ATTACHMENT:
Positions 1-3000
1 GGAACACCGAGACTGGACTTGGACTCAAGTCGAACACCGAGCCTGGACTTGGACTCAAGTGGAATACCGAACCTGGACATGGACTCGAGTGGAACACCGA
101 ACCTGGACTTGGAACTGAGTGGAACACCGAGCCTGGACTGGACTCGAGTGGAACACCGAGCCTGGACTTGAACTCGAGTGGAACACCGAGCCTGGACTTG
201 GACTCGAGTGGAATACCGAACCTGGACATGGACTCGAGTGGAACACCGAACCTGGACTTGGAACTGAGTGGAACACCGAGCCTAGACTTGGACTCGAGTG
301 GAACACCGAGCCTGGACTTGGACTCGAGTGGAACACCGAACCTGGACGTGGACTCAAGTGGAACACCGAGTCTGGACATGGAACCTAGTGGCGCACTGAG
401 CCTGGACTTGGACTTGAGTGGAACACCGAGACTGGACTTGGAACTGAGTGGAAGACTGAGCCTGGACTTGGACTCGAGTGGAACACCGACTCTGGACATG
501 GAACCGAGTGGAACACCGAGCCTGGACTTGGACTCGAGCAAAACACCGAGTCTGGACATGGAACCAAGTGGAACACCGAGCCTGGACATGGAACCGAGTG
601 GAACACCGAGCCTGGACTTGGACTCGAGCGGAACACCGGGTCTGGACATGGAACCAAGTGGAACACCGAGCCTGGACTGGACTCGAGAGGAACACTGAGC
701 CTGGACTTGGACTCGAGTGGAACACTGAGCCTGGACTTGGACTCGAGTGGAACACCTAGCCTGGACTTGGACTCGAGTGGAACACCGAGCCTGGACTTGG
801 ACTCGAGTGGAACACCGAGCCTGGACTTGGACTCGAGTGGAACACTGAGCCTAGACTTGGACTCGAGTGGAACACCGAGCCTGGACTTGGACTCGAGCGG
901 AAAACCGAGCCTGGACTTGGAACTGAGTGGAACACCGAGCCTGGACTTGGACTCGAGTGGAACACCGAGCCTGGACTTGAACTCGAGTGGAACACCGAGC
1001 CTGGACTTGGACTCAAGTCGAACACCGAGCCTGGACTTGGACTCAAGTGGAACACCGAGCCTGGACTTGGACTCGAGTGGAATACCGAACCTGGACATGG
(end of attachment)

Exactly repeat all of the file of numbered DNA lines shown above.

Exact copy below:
Positions 1-3000
1 GGAACACCGAGACTGGACTTGGACTCAAGTCGAACACCGAGCCTGGACTTGGACTCAAGTGGAATACCGAACCTGGACATGGACTCGAGTGGAACACCGA
101 ACCTGGACTTGGAACTGAGTGGAACACCGAGCCTGGACTGGACTCGAGTGGAACACCGAGCCTGGACTTGAACTCGAGTGGAACACCGAGCCTGGACTTG
201 GACTCGAGTGGAATACCGAACCTGGACATGGACTCGAGTGGAACACCGAACCTGGACTTGGAACTGAGTGGAACACCGAGCCTAGACTTGGACTCGAGTG
301 GAACACCGAGCCTGGACTTGGACTCGAGTGGAACACCGAACCTGGACGTGGACTCAAGTGGAACACCGAGTCTGGACATGGAACCTAGTGGCGCACTGAG
401 CCTGGACTTGGACTTGAGTGGAACACCGAGACTGGACTTGGAACTGAGTGGAAGACTGAGCCTGGACTTGGACTCGAGTGGAACACCGACTCTGGACATG
501 GAACCGAGTGGAACACCGAGCCTGGACTTGGACTCGAGCAAAACACCGAGTCTGGACATGGAACCAAGTGGAACACCGAGCCTGGACATGGAACCGAGTG
601 GAACACCGAGCCTGGACTTGGACTCGAGCGGAACACCGGGTCTGGACATGGAACCAAGTGGAACACCGAGCCTGGACTGGACTCGAGAGGAACACTGAGC
701 CTGGACTTGGACTCGAGTGGAACACTGAGCCTGGACTTGGACTCGAGTGGAACACCTAGCCTGGACTTGGACTCGAGTGGAACACCGAGCCTGGACTTGG
801 ACTCGAGTGGAACACCGAGCCTGGACTTGGACTCGAGTGGAACACTGAGCCTAGACTTGGACTCGAGTGGAACACCGAGCCTGGACTTGGACTCGAGCGG
901 AAAACCGAGCCTGGACTTGGAACTGAGTGGAACACCGAGCCTGGACTTGGACTCGAGTGGAACACCGAGCCTGGACTTGAACTCGAGTGGAACACCGAGC
1001 CTGGACTTGGACTCAAGTCGAACACCGAGCCTGGACTTGGACTCAAGTGGAACACCGAGCCTGGACTTGGACTCGAGTGGAATACCGAACCTGGACATGG